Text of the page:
Vietnam has long been known as a hub for low-skill manufacturing—think T-shirts, shoes and so on—but as the country seeks to move up the manufacturing value chain, success stories like Modmo are helping to demonstrate the nation’s potential for becoming a base for launching bespoke high-tech goods.
Modmo was created by 24-year-old Irishman Jack O’Sullivan with the not unambitious goal of creating the world’s best electric bicycle, one that he says can replace your car. The company has just delivered their first production run on 100 bikes, with the two models aptly named the Saigon+ after the city where they are headquartered, and a more stripped-down model called the Saigon S.
The bikes themselves are the result of some inventive design and engineering, but the story of how they came to be made in Vietnam is perhaps representative of an often-overlooked capability that exists here to manufacture this kind of product from the ground up.
O’Sullivan was on a sourcing trip to China in 2018 looking for a potential partner factory to make the electric bike he envisioned. Not finding anything he felt was the right fit, when someone suggested he make a detour to check out possible sources in Vietnam he booked a two-day trip. That stopover ended up turning into a permanent move.
“It was just mind-blowing,” he says of the motorcycle factory he toured on the outskirts of Ho Chi Minh City compared to the rudimentary facilities he found that were available to him in China. “Everything was really organized, and precise, and all the welding was done by robots.”
Not all of the process for building the Saigon+ can be automated, and that is where O’Sullivan agrees that Vietnam occupies a sort of manufacturing “sweet spot” with the combination of advanced facilities but also low-labour costs for more hands-on, time-intensive work. A good example of this is that while the frames of the Modmo bikes may be welded by robots it requires around 17 hours of hand sanding to make a seamless, aerodynamic final product.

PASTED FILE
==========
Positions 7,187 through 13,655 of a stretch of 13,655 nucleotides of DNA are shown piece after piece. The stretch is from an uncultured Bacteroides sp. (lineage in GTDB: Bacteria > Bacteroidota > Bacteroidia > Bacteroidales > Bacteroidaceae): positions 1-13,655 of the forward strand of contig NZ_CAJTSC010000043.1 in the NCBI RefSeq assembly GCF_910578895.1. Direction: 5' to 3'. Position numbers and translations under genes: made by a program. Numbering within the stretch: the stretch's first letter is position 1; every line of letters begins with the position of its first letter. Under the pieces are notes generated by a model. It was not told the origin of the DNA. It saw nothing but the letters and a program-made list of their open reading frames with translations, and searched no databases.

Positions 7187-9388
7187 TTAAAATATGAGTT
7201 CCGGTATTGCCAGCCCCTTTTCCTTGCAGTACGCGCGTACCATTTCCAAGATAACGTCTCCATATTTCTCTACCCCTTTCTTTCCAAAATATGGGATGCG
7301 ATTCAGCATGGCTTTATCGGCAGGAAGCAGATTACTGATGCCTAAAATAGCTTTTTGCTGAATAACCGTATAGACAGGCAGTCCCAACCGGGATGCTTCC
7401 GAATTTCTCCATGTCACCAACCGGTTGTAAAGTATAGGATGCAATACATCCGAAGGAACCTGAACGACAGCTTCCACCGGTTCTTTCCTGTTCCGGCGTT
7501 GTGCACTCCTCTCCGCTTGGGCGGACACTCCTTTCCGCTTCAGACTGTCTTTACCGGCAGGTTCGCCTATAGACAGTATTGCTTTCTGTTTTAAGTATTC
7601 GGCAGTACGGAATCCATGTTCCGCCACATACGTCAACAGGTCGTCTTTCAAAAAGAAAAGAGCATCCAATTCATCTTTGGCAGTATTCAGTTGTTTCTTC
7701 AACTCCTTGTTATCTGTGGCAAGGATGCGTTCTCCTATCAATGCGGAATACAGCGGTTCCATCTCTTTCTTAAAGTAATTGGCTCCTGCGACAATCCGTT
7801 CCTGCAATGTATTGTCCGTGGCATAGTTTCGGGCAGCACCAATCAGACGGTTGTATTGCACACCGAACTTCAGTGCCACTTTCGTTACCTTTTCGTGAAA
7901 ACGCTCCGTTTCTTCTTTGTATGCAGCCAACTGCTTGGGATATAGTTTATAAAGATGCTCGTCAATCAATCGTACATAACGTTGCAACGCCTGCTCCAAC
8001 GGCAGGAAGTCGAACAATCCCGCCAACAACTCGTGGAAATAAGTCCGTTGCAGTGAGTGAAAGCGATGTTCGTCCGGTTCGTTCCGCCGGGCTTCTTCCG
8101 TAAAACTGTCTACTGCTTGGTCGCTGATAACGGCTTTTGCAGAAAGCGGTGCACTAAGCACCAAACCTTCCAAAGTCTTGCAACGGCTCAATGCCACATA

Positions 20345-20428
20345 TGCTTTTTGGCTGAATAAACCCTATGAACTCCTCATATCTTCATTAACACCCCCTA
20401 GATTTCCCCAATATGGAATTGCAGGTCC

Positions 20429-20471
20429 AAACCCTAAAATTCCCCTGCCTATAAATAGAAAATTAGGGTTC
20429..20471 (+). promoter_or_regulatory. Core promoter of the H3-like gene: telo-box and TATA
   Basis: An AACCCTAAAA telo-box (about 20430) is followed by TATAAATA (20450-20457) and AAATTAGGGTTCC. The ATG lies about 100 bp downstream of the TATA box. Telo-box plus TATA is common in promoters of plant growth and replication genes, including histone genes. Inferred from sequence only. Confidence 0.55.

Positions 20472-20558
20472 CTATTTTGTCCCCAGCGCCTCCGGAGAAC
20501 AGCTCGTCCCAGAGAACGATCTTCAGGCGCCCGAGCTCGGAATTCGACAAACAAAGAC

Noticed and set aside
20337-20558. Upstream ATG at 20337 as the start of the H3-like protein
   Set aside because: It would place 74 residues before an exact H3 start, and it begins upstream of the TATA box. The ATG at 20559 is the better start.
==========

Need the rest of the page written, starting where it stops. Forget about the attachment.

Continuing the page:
The human talent available on the ground in Vietnam was another factor in O’Sullivan deciding to set up shop here. One of his first hires was a local engineer who had never designed an electric bicycle before. However, he credited a local trait of open-mindedness and enthusiasm for hard work as a key factor in the company being in the position it is today.
“People [in Vietnam] don’t tend to see the language barrier as that much of a barrier at all,” he says. “There is a kind of a hidden talent here because I’m sure some of these guys could be working for Apple, but they cannot really communicate the ideas they have.” The secret, O’Sullivan says, is finding ways to connect that can lead to greater collaboration and design breakthroughs.
Many of those innovations are evident in the Saigon+ and the 47 components that go into making each one (not all are yet made in Vietnam, but the goal is to do so in the near future). At the heart of the Saigon+ is a removable battery housed within the oval frame that gives the bike a 200km range. It powers a 250kW motor that has five power levels. Speed, battery life and distance cycled are visible in a display in the handlebars, and you can stay connected via GPS, Bluetooth and 4G. There are also modular add-ons such as child seats, baskets and panniers available.
For a company that O’Sullivan ran out of a one-bedroom apartment just two years ago, things are looking up. Seated in the office of the river-front villa the company now calls home, he was reviewing paperwork for a round of seed funding with undisclosed investors that Modmo had just completed. “The traction we got from that was really impressive so people are obviously excited about the bike space, so we are looking to sell five times as many bikes as we did last year.”